Two-Look OLL Guide

I’ve wanted to make this Two-Look OLL tutorial for a while, and finally found the time. Although the video embedded below is comprehensive (read: long) and should stand alone, this post’s further background and table of algorithms should help with learning/practice.

What is OLL?

The third-step in 3×3 solving under the CFOP/Fridrich Method is OLL (Orient Last Layer). By the OLL stage, with the Cross and F2L complete, the bottom face and first two layers will be solved. The goal of OLL is to orient the up face stickers (generally yellow for white-on-bottom solvers so that all are facing up and none are facing “out.”

There are 57 possible cases/states at the OLL stage, too many for most cubers to learn/remember all solutions. (Two years in, and I know only about 30 of them....) Two-Look OLL is designed to lighten the burden by breaking OLL into two steps. The first step (or “look”) of Two-Look OLL is to orient the four edges, forming a yellow cross or plus-sign (ignoring the edges). The second “look” orients the four corners so that yellow faces up, completing the top face. The center cubie is, of course, fixed and can never be “un-oriented.” As the Speedsolving Wiki summarizes:

[Y]ou do not need to know all 57 OLLs to use 2-look OLL, rather the system is divided up. By first orienting the edges (3 cases), then orienting the corners (7 cases), orientation of all pieces on the last layer is completed.

I think we all can agree that 10 cases is better than 57!?! Here’s a video teaching and contextualizing them:

FIRST-LOOK: Orienting the Edges

There are three different main algorithms used to orient the edges, depending on the case. (Remember, that the first look ignores the edges, which are grayed-out in the diagrams.) Although the video and table should speak for themselves, here’s a quick break-down:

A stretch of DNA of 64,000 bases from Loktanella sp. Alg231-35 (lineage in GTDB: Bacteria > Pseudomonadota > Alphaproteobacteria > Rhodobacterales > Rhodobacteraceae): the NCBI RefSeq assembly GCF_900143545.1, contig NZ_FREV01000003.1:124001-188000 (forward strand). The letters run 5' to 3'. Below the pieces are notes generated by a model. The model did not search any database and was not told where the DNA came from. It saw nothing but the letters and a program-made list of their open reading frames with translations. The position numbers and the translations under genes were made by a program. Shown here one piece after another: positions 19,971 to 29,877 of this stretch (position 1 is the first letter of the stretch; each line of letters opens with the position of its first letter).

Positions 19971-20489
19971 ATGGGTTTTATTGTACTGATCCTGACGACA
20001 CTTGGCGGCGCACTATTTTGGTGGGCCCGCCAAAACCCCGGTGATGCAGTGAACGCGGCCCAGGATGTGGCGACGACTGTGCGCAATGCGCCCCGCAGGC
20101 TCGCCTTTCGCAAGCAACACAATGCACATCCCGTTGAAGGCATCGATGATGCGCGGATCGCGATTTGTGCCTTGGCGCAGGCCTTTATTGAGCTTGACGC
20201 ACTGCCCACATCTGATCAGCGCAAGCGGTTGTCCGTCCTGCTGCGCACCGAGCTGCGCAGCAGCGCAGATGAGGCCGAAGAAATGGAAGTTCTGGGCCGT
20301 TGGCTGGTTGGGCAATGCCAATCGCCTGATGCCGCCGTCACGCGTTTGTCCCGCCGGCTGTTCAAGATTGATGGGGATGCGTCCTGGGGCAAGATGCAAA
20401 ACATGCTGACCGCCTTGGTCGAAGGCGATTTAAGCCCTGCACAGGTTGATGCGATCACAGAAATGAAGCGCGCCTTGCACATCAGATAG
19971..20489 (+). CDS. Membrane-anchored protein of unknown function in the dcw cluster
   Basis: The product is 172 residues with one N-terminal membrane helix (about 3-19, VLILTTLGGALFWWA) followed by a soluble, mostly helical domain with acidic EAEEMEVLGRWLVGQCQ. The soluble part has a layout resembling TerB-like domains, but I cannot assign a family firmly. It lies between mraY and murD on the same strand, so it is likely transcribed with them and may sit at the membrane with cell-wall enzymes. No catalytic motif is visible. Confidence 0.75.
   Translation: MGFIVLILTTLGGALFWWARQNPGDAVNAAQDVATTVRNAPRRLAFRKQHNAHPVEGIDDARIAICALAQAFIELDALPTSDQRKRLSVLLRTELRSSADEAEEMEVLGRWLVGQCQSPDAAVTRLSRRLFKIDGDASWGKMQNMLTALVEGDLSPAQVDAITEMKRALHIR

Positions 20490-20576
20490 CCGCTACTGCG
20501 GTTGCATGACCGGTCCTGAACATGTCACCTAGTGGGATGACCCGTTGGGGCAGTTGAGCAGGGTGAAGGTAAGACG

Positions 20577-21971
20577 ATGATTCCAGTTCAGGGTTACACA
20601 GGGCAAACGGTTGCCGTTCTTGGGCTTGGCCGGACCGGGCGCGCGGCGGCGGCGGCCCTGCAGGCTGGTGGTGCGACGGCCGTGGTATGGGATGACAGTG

• BAR: Make it run horizontally. F, Sexy Move, F’. Easy. (This is the foundation for the Dot and Alt L cases)
  • L: Place it in the upper-left. If in the lower-right, do the Bar algorithm with Fw and Fw’.
  • DOT: Bar algorithm twice, with Fw and Fw’ the second time. When it’s time to get fancy, substitute an S move for the F’ Fw between the two Sexy Moves.
(flip opposite edges)
F (R U R’ U) F’
(flip adjacent edges)
F (R U’ R’ U’) (R U R’) F’
Fw (R U R’ U’) Fw’
(flip all four edges)
F (R U R’ U’) F’  Fw (R U R’ U’)Fw’
F (R U R’ U’) S (R U R’ U’) Fw’

SECOND-LOOK: Orienting the Corners

With the four U edges oriented after the first look, the second look targets the four U corners. There are seven possible cases. Although these algorithms are somewhat harder and longer than the three from the first look, with practice (while focussing on mechanics and finger tricks) these will become natural; muscle memory will replace memorization.

The video emphasizes certain of the tougher aspects of these algorithms. A couple quick reminders:

  • SIDEWINDER: Pay attention to the mechanics on this one. Right index finger for the B’ and left ring finger for the ending B.
  • HEADLIGHTS: D and D’ are opposite of U and U’. Use left hand ring finger for them.
(OLL 27)
(R U) (R’ U R) (U2 R’)
(OLL 26)
(R U2’ R’) U’ (R U’ R’)
(OLL 21)
F (R U R’ U’) (R U R’ U’) (R U R’ U’) F’
(R U R’ U) (R U’ R’) U (R U2 R’)
(OLL 22)
(R U2′) (R2′ U’) (R2 U’) (R2′ U2′ R)
(OLL 25)
(R’ F) (R B’) (R’ F’) (R B)
(OLL 24)
(Lw’ U’) (L U) (R U’) (Rw’ F)
(r U R’ U’) L’ (U R U’ x’)
(OLL 23)
(R2 D) (R’ U2) (R D’) (R’ U2 R’)


After taking an ENORMOUS amount of time to make this tutorial, I discovered that Paradox Cubing had already made a very good two-look tutorial himself. I’d be remiss if I didn’t suggest that you check out his tutorial and great channel, which is chock full of excellent tutorials.

Finally, I think all cubers owe Badmephisto a debt of gratitude for his excellent tutorials. A lot of beginners, myself included, first learned two-look OLL from his tutorial.


One thought on “Two-Look OLL Guide

  1. Pingback: C-Shape OLLs (##34, 46) | adventures in cubing

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